Other Free Encyclopedias » Animal Life Resource » Amphibians » Asiatic Giant Salamanders and Hellbenders: Cryptobranchidae - Physical Characteristics, Diet, Behavior And Reproduction, Conservation Status, Hellbender (cryptobranchus Alleganiensis): Species Account - GEOGRAPHIC RANGE, HABITAT, HELLBENDERS ASIATIC GIANT

Asiatic Giant Salamanders and Hellbenders: Cryptobranchidae - Physical Characteristics

skin water japanese chinese

Asiatic giant salamanders and hellbenders are the largest salamanders, and the largest amphibians. Amphibians (am-FIB-ee-uhns) are vertebrates (VER-teh-brehts), or animals with a backbone, that have moist, smooth skin; are cold-blooded, meaning their body temperature is the same as the temperature of their surroundings; and, in most instances, have a two-stage life cycle. Asiatic giant salamanders and hellbenders are born in the water and spend their entire lives there, never moving to land the way many other amphibians do. There are only three species in this group: Chinese giant salamanders, Japanese giant salamanders, and hellbenders. Asiatic giant salamanders grow to a length of almost 6 feet (1.8 meters) and weigh as much as 50 pounds (23 kilograms). The longest hellbender is about half that length. Asiatic giant salamanders and hellbenders have a broad, flat head and body that makes it easy for them to get under rocks. The tail is flat, too, but from side to side rather than from top to bottom, making it look like an eel's tail.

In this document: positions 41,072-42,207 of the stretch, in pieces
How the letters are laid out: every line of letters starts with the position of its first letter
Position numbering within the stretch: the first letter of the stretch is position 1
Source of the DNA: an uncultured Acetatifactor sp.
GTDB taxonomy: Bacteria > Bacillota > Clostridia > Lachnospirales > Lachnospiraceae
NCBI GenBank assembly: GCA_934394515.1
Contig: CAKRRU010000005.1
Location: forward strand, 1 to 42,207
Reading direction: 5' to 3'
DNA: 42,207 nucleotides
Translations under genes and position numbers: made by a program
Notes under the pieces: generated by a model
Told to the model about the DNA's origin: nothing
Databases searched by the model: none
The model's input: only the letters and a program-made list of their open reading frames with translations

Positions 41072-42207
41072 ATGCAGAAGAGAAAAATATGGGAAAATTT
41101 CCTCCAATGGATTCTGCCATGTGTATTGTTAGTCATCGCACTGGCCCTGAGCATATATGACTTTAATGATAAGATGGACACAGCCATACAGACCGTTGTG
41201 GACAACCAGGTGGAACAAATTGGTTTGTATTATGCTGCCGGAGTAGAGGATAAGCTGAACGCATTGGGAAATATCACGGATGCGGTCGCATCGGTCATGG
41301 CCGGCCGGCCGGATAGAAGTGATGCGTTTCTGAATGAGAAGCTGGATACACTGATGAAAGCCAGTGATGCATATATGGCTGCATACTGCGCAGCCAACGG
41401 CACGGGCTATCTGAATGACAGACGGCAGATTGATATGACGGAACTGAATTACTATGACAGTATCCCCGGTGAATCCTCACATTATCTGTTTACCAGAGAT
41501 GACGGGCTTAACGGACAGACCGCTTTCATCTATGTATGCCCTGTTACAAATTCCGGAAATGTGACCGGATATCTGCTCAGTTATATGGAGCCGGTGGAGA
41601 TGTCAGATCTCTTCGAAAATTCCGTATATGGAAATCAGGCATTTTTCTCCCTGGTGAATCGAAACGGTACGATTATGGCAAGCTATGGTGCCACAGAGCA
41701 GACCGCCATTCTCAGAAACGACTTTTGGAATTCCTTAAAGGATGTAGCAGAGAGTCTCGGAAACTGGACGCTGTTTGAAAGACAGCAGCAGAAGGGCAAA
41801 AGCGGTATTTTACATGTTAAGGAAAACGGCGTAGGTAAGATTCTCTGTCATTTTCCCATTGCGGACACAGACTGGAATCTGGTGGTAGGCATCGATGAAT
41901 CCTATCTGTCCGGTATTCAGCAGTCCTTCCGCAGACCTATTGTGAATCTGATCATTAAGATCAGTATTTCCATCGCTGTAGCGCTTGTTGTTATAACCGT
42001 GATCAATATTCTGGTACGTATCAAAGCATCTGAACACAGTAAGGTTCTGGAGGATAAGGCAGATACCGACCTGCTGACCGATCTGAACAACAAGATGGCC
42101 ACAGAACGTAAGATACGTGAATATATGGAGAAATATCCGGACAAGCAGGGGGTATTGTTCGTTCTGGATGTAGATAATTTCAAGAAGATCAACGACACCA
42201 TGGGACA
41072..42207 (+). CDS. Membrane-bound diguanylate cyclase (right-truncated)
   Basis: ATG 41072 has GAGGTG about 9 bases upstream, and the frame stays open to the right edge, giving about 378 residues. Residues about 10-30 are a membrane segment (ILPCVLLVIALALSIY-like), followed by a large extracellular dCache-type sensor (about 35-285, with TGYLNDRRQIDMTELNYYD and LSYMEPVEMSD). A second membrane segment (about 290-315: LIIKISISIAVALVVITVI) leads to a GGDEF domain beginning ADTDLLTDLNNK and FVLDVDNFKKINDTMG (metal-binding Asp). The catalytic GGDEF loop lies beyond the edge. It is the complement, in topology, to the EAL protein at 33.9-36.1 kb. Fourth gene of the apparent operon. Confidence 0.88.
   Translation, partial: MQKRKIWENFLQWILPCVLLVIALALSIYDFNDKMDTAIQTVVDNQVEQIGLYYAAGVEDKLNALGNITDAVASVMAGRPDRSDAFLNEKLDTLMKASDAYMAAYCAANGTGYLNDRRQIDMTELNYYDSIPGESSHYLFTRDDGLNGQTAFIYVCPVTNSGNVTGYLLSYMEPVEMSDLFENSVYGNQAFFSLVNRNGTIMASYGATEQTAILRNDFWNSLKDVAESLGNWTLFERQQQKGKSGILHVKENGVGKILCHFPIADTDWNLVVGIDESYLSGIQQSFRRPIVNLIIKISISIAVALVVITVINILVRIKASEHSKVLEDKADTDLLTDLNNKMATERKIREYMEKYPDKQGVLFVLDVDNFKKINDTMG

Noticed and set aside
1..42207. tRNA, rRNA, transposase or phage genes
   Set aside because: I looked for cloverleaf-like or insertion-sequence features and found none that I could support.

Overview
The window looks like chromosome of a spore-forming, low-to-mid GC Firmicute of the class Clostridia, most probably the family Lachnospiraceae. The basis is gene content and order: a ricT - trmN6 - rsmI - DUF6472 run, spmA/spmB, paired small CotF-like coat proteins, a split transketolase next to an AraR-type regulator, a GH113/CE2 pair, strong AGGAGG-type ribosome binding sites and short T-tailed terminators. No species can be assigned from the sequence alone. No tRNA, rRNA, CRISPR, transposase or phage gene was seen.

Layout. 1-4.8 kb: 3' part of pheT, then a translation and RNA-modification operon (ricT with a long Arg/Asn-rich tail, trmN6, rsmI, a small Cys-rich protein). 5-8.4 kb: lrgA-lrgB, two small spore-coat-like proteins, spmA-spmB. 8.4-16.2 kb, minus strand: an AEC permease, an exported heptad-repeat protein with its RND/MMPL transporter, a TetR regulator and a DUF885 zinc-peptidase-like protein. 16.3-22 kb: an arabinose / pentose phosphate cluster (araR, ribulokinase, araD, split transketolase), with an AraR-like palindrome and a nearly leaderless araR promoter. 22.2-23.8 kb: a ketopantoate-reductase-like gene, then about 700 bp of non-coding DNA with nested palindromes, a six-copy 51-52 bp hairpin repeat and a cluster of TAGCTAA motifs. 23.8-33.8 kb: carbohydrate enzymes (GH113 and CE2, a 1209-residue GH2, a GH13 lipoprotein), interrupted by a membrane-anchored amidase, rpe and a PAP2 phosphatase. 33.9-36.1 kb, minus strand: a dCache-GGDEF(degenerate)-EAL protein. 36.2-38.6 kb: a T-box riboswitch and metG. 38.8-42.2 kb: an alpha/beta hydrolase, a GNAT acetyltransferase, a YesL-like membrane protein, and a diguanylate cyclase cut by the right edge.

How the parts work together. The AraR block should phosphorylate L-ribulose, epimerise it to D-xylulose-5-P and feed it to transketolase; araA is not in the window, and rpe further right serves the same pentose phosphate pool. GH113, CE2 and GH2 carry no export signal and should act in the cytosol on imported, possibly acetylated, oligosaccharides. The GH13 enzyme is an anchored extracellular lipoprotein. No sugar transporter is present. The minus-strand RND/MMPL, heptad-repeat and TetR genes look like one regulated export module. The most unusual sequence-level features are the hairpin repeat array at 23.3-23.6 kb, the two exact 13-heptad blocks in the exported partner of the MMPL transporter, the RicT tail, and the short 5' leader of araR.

Asiatic giant salamanders and hellbenders have loose flaps of skin along the sides of their bodies and on the legs. This skin is filled with blood vessels only one cell thick that allow oxygen to pass directly from the water into the salamander's blood. This is how these salamanders breathe. They have lungs and go to the surface sometimes to gulp air but use the lungs mainly for staying stable in the water. The skin of these salamanders also makes lots of slime.

Asiatic giant salamanders and hellbenders have many colors and patterns. They can be gray, brown, greenish brown, yellowish brown, orange-red, or, rarely, white. Some of them have dark blotches or speckles. Japanese giant salamanders and Chinese salamanders have bumps on their heads and throats. The bumps on Japanese giant salamanders are large and separate from one another, but those on Chinese giant salamanders are small and paired.

The legs of Asiatic giant salamanders and hellbenders are thick and strong but short. The eyes are small and do not have eyelids. Hellbenders usually keep one pair of gill openings on each side of their head throughout life, but Asiatic giant salamanders lose these openings during metamorphosis, which can take as long as three years. Gills are organs for obtaining oxygen from water. Metamorphosis (MEH-tuh-MORE-feh-sis) is the process by which some animals change body form before becoming adults. The jaws of Asiatic giant salamanders and hellbenders are very flexible. Bundles of elastic tissue called cartilage (CAR-tih-lej) allow each side of the lower jaw bone to move by itself, so these salamanders can open their mouths very wide to suck in large prey.


Asiatic Giant Salamanders and Hellbenders: Cryptobranchidae - Diet [next]

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